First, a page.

What is my favorite short program? I offer funm_randomized in Figure 1. This MATLAB function computes \(f(A)\) for a square matrix \(A\) and a given scalar-valued function \(f\). The built-in MATLAB function funm does the same thing, but is a few hundred lines long and has some restrictions on \(f\). How can funm_randomized be so short? Adding a random perturbation to \(A\) produces a matrix that can be “safely” diagonalized. The error in the computed \(f(A)\) is typically at or below the level of the square root of the unit roundoff, so the accuracy will generally be quite a bit worse than for funm. Brian Davies proposed and analyzed this “approximate diagonalization” method [4]. Open questions about its behavior remain, and I hope it will be further studied.

Figure 1. MATLAB function funm_randomized.m. This code can be downloaded from https://gist.github.com/higham.

The 35-year old “10 print” maze program may seem irrelevant, written in a moribund language. But according to the TIOBE Index for March 2017, Basic is still the sixth most popular programming language. As state-of-the-art numerical software grows in length, in response to more complicated computer architectures, “10 print” serves as a reminder that we need to keep providing simple demonstrators that make the key ideas underlying our algorithms and software accessible. Not every algorithm can be as concisely described as funm_randomized.m, but simplifying down to the core of an idea is a great exercise to improve one’s understanding.

1 http://blogs.mathworks.com/cleve/2013/01/07/george-forsythe/

[1] Abdelfattah, A., Anzt, H., Dongarra, J., Gates, M., Haidar, A., Kurzak, J.,…YarKhan, A. (2016). Linear Algebra Software for Large-Scale Accelerated Multicore Computing. Acta Numerica, 25, 1-160.
[2] Bai, Z., Demmel, J., Dongarra, J., Ruhe, A., & Van der Vorst, H. (Eds.). (2000). Templates for the Solution of Algebraic Eigenvalue Problems: A Practical Guide. Philadelphia, PA: Society for Industrial and Applied Mathematics.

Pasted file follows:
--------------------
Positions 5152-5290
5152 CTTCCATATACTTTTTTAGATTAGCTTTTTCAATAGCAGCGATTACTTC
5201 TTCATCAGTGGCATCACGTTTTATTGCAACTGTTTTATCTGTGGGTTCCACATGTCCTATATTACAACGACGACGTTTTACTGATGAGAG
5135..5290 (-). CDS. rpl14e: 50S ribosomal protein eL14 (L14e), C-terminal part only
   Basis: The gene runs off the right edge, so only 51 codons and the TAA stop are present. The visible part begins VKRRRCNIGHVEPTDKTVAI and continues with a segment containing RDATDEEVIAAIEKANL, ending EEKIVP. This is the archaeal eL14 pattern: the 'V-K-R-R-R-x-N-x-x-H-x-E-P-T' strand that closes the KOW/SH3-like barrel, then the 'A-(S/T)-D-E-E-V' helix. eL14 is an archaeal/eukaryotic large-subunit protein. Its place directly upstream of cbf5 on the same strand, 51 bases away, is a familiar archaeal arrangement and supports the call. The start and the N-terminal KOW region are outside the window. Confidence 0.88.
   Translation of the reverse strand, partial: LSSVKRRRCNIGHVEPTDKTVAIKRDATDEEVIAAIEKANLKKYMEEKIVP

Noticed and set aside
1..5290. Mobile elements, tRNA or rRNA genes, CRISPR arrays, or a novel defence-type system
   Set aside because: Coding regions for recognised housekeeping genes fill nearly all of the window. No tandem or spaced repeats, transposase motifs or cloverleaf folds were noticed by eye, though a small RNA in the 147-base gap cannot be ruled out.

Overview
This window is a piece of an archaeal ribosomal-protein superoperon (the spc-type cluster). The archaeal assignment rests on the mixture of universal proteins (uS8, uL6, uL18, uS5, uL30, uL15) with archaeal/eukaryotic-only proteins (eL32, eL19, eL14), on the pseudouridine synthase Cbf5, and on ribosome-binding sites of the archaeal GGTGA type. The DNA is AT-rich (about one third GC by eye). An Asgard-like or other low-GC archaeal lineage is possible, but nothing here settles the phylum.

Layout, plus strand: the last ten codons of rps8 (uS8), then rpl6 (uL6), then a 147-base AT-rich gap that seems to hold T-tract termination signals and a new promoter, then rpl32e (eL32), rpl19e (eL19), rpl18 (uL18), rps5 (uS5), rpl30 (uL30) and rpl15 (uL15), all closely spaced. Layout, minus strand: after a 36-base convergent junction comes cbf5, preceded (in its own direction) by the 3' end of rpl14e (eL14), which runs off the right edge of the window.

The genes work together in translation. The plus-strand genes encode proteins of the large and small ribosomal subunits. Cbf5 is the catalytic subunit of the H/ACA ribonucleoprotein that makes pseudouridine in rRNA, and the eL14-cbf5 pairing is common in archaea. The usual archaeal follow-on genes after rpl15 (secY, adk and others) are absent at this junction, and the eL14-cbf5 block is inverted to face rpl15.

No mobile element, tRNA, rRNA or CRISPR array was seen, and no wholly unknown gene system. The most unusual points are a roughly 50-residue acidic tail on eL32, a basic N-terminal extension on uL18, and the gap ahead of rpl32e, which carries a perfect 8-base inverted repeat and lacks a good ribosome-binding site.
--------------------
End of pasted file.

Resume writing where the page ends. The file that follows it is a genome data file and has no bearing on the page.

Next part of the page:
[3] Barrett, R., Berry, M., Chan, T., Demmel, J., Donato, J., Dongarra, J.,…Van der Vorst, H. (1994). Templates for the Solution of Linear Systems: Building Blocks for Iterative Methods. Philadelphia, PA: Society for Industrial and Applied Mathematics.
[4] Davies, E.B. (2007). Approximate diagonalization. SIAM J. Matrix Anal. Appl., 29(4), 1051-1064.
[5] Davis, T., Rajamanickam, S., & Sid-Lakhdar, W. (2016). A Survey of Direct Methods for Sparse Linear Systems. Acta Numerica, 25, 383-566.
[6] Güttel, S., & Tisseur, F. (2017). The nonlinear eigenvalue problem. To appear in Acta Numerica. MIMS EPrint 2017.7, Manchester Institute for Mathematical Sciences, The University of Manchester.
[7] Higham, D.J. (2001). An Algorithmic Introduction to Numerical Simulation of Stochastic Differential Equations. SIAM Review, 43, 525-546.
[8] Montfort, N., Baudoin, P., Bell, J., Bogost, I., Douglass, J., Marino, M.,…Vawter, N. (2012). 10 PRINT CHR$(205.5+RND(1)); : GOTO 10. Cambridge, MA: MIT Press. Freely available as a PDF from http://nickm.com/trope_tank/10_PRINT_121114.pdf.
[9] Trefethen, L.N. (2005). Ten Digit Algorithms (Report Number 05/13). Oxford University Computing Laboratory. Retrieved from https://people.maths.ox.ac.uk/trefethen/tda.html.

 Nicholas Higham is the Richardson Professor of Applied Mathematics at the University of Manchester. He is the current president of SIAM.